When I was growing up, we had an old-fashioned “ice box” — the kind that has a wood exterior. An ice man would drop off ice at a particular place in our area, and then everyone would go pick up the ice and bring it back in a buggy. We had a standing order.
Having these machines everywhere must be more convenient than that arrangement.
Along with the use of ice for cooling, you’ll also see other low technologies in Geauga County.
One is the scooter, which makes me think of Lancaster County…
…and another is the reel push mower.
We’ll have a lot more from the Geauga community in an upcoming post.
If for some reason you like to read about the Amish and ice, I’ll direct you to posts on an ice house in New York, harvesting ice in Wisconsin, and an ice kiosk in Indiana.
The Ice is Nice
I guess that can be a tidy little business for someone to operate.
I wonder how many businesses operate as ice vendors in the county, and how many are operated by either the Amish themselves or by neighbors.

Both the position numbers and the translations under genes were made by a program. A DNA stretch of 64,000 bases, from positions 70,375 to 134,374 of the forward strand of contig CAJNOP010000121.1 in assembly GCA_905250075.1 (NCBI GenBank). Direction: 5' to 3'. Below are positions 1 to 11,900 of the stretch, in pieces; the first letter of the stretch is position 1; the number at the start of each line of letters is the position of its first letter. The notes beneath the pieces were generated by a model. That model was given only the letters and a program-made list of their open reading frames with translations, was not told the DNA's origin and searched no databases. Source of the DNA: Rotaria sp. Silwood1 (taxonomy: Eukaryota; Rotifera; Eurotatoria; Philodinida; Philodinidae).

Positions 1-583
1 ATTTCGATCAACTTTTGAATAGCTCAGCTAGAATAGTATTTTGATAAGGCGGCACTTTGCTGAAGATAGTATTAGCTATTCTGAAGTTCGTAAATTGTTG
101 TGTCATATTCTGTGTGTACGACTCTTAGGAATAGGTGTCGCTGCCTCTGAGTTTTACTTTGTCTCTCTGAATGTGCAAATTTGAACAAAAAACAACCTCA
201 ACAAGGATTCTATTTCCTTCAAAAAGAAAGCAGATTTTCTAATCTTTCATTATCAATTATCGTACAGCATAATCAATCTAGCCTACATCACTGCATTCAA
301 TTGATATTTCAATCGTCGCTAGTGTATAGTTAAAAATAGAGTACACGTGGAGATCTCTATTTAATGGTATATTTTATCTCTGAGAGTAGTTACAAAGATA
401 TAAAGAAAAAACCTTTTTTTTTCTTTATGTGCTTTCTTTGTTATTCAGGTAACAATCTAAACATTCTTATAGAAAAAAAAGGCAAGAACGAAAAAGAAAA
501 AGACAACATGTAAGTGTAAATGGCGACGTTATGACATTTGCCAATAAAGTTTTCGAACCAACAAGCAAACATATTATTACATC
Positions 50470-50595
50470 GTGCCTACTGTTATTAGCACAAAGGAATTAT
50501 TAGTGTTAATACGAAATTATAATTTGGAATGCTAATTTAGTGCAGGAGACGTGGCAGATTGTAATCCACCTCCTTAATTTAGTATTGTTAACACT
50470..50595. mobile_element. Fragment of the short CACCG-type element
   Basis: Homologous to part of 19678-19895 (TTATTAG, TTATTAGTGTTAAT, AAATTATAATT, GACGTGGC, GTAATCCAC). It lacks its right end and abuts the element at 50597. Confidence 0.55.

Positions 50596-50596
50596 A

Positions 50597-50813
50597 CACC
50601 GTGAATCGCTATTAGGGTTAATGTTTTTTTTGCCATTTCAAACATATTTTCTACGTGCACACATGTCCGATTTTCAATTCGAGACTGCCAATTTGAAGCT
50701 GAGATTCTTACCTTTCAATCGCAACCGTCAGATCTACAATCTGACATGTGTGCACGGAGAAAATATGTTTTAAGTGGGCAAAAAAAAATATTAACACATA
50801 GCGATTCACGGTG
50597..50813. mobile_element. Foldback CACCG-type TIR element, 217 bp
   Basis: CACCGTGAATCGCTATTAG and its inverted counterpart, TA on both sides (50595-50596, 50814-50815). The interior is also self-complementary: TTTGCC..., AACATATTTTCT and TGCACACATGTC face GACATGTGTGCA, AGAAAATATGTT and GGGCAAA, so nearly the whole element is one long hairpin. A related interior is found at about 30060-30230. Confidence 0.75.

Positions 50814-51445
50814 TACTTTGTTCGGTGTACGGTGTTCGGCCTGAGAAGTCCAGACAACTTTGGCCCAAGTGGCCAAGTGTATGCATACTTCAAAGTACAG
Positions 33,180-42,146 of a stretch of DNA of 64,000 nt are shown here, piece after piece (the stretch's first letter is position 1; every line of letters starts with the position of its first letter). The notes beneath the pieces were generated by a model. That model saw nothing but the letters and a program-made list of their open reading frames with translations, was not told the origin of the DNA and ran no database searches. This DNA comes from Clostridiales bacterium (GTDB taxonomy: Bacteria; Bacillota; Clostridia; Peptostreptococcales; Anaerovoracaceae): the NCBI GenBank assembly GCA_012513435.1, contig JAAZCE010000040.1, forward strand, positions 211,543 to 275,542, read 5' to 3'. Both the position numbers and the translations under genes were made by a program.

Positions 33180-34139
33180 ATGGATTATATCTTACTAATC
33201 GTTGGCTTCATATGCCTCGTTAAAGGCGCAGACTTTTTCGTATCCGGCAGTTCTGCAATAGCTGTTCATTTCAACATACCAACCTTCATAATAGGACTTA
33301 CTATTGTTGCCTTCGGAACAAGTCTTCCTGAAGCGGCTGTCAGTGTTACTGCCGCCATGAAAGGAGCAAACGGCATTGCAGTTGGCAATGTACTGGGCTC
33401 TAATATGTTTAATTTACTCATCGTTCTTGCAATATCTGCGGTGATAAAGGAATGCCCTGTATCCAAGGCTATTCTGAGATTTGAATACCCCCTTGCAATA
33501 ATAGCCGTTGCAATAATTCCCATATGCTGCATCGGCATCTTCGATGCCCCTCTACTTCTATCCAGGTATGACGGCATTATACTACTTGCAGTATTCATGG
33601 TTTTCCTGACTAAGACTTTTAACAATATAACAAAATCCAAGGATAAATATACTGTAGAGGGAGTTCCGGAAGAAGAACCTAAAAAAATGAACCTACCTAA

It is interesting that they do in fact run on a paid honor system. Earlier this summer in my area I stopped at a convenience store with an ice box out front but it was locked up and the employee had to go and open it for the man who placed his order, maybe enough to fill a cooler, but certainly it was attended and used a certain “brand” of ice. =
Its interesting the culture of trust with these folks.
As always, an interesting article about Amish adaptation. In Lancaster I’ve seen them in convenience stores, etc. filling their picnic ice chests with store-bought ice.